To assess trends in the CLL’s disease burden, EAPC values (including EAPC based on ASIR, ASDR, and age-standardized DALY rate per 100,000 persons) were employed in this study. Taking the calendar year as the independent variable x while taking the natural logarithmic transformation of the ASR as the dependent variable y. A regression equation was fitted to the natural logarithm of the rates, i.e., y = α + βx, where x = year and y = ln (ASR). Further EAPC values were calculated according to the formula EAPC = 100* (eβ -1). For the 95% confidence intervals obtained from the regression, if there is an overlap within 0 in the 95% confidence intervals, then the corresponding ASR is regarded stable. If the 95% confidence intervals fall entirely below 0, then the corresponding ASR is regarded declined, otherwise considered to be elevated [40].

To assess whether the ASIR in low-incidence areas has been underestimated, we calculated the Pearson correlation coefficient between ASIR-based EAPC and ASIR in 204 countries and territories in 1990. Then, to analyze the correlation between the ASR trends and SDI, we calculated the Pearson correlation coefficient between the ASRs and SDI values of 21 geographical regions from 1990 to 2019. The Pearson correlation coefficient, ranged from -1 to 1, was used as a measure of linear correlation between two variables. The closer the absolute value of the correlation coefficient is to 1, the stronger the relevance [39].

All data analyses in this study were performed with R software (R software, version 4.0.0). The R packages employed include: dplyr, stringr, Rcan, maps, and ggplot2. Dplyr and stringr were used for data collation. Rcan was used to calculate EAPC. Maps and ggplot2 were used for visualization and further correlation coefficient calculation. The map was used to present the current status of CLL burden worldwide. The histogram was used to show the changing trend of CLL-mediated disease burden. The scatter plot and regression curve were used for correlation analysis between ASRs and SDI. All tests were two-tailed, and a P value of less than 0.05 was considered as statistically significant.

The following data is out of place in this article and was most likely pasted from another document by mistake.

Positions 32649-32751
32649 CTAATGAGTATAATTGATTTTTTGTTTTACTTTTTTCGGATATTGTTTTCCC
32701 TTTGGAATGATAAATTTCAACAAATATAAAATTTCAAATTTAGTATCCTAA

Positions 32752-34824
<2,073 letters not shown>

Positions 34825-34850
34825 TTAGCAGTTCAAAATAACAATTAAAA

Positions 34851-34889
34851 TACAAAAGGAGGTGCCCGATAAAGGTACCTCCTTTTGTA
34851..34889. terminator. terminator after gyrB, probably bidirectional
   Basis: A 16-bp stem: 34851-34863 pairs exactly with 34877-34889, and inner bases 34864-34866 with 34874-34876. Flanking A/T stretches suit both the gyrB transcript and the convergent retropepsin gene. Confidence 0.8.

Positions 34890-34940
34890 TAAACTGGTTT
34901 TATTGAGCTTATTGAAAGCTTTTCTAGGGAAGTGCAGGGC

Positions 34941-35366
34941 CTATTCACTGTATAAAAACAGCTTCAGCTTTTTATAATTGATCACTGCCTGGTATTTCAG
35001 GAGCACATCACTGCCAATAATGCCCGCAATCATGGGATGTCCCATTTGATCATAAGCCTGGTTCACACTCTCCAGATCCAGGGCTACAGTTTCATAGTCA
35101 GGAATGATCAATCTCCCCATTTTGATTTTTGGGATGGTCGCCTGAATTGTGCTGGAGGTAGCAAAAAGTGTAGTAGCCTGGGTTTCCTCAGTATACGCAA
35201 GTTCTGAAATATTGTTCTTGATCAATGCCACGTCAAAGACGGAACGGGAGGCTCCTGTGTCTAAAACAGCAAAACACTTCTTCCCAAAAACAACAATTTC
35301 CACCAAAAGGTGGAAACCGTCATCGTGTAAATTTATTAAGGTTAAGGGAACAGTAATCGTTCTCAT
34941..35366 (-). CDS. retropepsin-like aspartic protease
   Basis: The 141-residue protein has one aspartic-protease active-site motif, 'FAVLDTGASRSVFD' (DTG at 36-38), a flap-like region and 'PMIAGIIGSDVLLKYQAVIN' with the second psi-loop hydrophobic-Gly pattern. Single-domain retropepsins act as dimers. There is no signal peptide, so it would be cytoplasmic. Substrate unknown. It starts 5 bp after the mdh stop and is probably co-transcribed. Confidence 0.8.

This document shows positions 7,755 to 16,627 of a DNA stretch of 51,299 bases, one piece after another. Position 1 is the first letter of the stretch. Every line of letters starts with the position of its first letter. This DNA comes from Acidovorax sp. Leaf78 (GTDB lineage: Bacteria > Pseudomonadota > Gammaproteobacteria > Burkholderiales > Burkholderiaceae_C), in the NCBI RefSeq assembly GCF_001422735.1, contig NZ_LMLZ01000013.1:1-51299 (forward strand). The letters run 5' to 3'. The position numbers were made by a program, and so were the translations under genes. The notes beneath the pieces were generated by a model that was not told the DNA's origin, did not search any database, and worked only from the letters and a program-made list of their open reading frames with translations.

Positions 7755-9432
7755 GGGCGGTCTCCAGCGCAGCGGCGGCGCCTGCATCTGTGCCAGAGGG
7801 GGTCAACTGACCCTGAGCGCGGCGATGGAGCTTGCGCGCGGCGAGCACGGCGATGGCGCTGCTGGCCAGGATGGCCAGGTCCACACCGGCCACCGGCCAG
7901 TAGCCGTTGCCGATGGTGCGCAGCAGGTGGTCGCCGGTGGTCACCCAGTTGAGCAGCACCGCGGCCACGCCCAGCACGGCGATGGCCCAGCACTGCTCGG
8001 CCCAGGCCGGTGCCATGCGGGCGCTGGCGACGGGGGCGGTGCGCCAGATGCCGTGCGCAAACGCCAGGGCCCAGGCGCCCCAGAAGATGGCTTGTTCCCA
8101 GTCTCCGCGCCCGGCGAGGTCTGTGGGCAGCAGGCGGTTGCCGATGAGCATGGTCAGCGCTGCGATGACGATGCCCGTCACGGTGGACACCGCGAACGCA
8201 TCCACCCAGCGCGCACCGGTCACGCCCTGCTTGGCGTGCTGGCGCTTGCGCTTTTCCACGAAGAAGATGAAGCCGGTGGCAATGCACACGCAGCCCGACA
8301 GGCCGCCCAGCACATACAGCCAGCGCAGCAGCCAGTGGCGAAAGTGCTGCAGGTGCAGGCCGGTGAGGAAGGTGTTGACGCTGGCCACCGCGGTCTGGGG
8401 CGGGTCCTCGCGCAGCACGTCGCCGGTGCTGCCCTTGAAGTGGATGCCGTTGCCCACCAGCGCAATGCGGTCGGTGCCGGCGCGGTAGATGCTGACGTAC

Availability of data and materials

The datasets generated and/or analyzed during the current study are available from the Global Health Data Exchange query tool (http://ghdx.healthdata.org/gbd-results-tool).

Abbreviations

CLL:

Chronic lymphocytic leukemia

GBD:

Global Burden of Disease

SDI:

Social-demographic index

DALY:

Disability adjusted life-year

BTK:

Bruton tyrosine kinase

EAPC:

Estimated annual percentage change

ASIR:

Age-standardized incidence rate

ASDR:

Age-standardized death rate

ASR:

Age-standardized rate

GHDx:

Global Health Data Exchange

YLD:

Year lived with disability

YLL:

Year of life lost

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Acknowledgements

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Funding

This work was supported in part by National Natural Science Foundation of China (No. 81800146); Key research and development program of Zhejiang Province, China (No. 2021C03123); Key international cooperation projects of the National Natural Science Foundation of China (No. 81820108004); Youth Natural Science Foundation of Zhejiang Province, China (LQ18H080001).

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YY, XL, FL contributed to the conception and drafting of the manuscript and figures. JJ and HW reviewed the manuscript and gave final approval of the version to be published. All authors read and approved the final manuscript.

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Correspondence to Huafeng Wang.

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Yao, Y., Lin, X., Li, F. et al. The global burden and attributable risk factors of chronic lymphocytic leukemia in 204 countries and territories from 1990 to 2019: analysis based on the global burden of disease study 2019. BioMed Eng OnLine 21, 4 (2022). https://0-doi-org.brum.beds.ac.uk/10.1186/s12938-021-00973-6

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Keywords

  • Global Burden of Disease
  • Chronic lymphocytic leukemia
  • Incidence
  • Death
  • Disability adjusted life-years